Some positive signs for growth in new year

African stock markets ended 2011 firmly on the back foot as political revolution and natural disasters contributed significantly to the negative performance of many African countries, compounded by the ongoing European debt crisis which is affecting investors around the world.

Many nations bucked the global trend by achieving rates of growth exceeding 6% in real terms. Namibia, Tanzania, and potentially, Kenya turned the tide by striking oil and in some cases, natural gas. With oil production coming online in late 2010, Ghana became the fastest growing economy worldwide with forecasts reaching 23%. Prospects of increased political stability also appear positive with peaceful elections passing in both Egypt and Tunisia.

During the year, a number of African stock markets upgraded from open outcry methods to live trading computer-based systems. The slow move towards derivative-based exchanges has taken hold in numerous countries, most notably Kenya.

Many African markets were steady in December, however Zambia’s All Share (10.83%) and Egypt’s EGX 30 (-9.89%) were marked by substantial movements. As the top performing market in 2011 and representing one of only two markets in the black for the year, Zambia’s All Share mustered a strong 26.21% gain on a year-to-date basis. Botswana’s Gaborone Index registered an 8.7% rise during the year, with reliable performances throughout 2011.

Egypt’s EGX suffered a 49.28% drop since trade commenced in January 2011. Political revolution rocked the nation sending frenzied investors to withdraw funds once the exchange reopened. Continued conflict along with international pessimism surrounding European woes has robbed the index of intermittent gains made since then.

Kenya struggled through 2011 as drought brought the country to its knees. The northern and agricultural intense region suffered its worst drought in more than 55 years, placing pressure on inflation, growth, investor confidence, besides the humanitarian distress.  The All Share Index declined 27.69% by year-end.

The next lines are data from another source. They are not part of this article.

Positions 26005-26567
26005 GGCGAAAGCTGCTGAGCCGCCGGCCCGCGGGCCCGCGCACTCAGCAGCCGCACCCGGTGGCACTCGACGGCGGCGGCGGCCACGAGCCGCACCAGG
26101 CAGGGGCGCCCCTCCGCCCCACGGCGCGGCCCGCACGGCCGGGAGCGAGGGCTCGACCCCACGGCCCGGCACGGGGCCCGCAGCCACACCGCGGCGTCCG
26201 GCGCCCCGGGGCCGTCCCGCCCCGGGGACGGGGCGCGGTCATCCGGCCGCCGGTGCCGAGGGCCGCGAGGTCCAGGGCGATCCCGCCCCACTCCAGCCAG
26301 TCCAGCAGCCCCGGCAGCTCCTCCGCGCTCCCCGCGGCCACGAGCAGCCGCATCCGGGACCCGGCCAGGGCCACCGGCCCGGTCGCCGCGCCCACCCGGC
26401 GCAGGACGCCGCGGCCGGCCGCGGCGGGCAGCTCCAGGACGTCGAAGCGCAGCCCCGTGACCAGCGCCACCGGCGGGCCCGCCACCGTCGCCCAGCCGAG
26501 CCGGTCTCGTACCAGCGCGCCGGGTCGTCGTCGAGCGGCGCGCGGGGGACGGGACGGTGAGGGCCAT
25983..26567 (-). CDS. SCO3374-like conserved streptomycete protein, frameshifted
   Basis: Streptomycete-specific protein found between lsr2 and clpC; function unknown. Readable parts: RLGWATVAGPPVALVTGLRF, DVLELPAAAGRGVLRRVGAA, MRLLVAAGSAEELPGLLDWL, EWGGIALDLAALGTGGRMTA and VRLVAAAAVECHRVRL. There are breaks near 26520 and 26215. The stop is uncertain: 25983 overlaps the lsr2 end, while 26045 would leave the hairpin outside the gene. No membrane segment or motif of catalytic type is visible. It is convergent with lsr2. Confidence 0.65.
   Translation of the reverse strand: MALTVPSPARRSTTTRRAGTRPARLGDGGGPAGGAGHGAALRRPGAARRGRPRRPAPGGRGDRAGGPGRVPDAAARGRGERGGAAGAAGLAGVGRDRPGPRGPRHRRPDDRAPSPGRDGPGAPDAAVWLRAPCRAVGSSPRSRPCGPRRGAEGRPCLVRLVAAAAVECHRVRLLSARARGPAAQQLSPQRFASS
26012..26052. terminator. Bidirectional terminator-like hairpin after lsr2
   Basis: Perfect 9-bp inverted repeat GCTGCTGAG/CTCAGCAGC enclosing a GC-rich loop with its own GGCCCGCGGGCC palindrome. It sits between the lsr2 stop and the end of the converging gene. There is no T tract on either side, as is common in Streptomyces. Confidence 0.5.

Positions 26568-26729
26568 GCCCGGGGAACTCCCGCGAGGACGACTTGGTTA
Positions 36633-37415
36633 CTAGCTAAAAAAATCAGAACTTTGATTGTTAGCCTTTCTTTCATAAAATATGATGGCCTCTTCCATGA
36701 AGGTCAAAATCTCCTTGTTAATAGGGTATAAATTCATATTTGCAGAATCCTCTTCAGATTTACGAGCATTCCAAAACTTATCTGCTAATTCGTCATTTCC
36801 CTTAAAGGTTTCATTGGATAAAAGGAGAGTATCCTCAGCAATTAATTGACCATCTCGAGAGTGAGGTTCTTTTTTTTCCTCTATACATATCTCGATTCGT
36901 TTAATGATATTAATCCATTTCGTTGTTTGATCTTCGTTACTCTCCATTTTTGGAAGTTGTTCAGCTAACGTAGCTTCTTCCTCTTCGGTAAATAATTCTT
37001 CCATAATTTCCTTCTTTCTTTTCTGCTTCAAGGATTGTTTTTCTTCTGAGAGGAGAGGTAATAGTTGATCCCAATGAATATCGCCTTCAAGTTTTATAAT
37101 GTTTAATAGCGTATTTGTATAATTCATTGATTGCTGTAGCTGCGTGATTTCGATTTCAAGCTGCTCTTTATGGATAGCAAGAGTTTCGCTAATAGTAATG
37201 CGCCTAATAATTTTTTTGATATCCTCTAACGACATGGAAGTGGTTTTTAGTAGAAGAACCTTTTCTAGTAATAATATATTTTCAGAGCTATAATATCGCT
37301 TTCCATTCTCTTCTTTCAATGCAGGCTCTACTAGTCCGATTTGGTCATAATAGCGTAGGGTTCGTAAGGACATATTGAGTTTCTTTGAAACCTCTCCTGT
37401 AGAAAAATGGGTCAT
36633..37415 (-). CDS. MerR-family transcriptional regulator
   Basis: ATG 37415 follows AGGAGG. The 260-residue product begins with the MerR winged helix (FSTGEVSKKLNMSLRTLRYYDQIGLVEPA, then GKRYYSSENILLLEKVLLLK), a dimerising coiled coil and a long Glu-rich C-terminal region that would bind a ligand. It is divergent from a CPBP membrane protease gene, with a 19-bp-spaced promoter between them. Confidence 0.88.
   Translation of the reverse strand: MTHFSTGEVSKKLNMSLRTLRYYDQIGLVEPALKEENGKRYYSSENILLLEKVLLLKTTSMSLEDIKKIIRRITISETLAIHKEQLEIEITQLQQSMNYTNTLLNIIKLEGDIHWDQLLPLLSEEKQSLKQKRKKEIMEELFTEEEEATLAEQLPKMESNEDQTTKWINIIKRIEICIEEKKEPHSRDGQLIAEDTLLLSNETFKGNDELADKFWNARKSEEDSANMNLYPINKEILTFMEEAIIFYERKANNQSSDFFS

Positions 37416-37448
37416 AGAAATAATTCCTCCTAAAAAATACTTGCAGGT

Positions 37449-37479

Although Nigeria posted strong fundamentals throughout 2011, it showed few signs of attaining the gains hoped for by market players. The All Share Index declined 16.31% in 2011, with December bringing a gain of 3.64%.
Morocco’s CFG 25 Index fell 13.41% during the year while Tunisia’s TUNINEDEX, although down 7.63% by year-end, managed to recoup much of the losses caused by the political conflict that engulfed the nation in early 2011. Tunisian returns have been steady since peace was restored.

Ghana’s GSE Composite delivered the continent’s strongest gains in the first half until profit taking took hold. The index ended the year 2.34% in the red as foreign investors retracted from risk.

Rwanda’s market capitalisation expanded approximately 53% after Tullow Oil listed in mid 2011. The small Dar es Salaam market of Tanzania added three new listings, with the benefit of increased liquidity and trading activity. The Zimbabwean Stock Exchange (ZSE) has recently had its operations licence discontinued after failing to comply with regulatory requirements. The exchange remains operational, however trading activity is low as only three brokerages have attained operating licences for 2012 after fulfilling  capital requirements. Copyright HedgeNews Africa – January 2012

Market results        
Country Local Index Local Index (YTD) Local Index (Dec)
Nigeria All Share -16.31% 3.64%
Ghana GSE Composite Index -2.34% -1.84%
Kenya NSE 20 -27.69% 1.57%
Egypt EGX 30 -49.28% -9.87%
Botswana Gaborone Index 8.7% 0.17%
Tunisia TUNINDEX -7.63% 0.85%
Morocco CFG 25 -13.41 0.27%
Mauritius SEMDEX -4.02% 1.31%
Zimbabwe Industrials Index -3.58% 0.61%
Zambia All Share 26.21% 10.83%  
Namibia Local Companies Index -3.34% -0.19%  

Data source: Bloomberg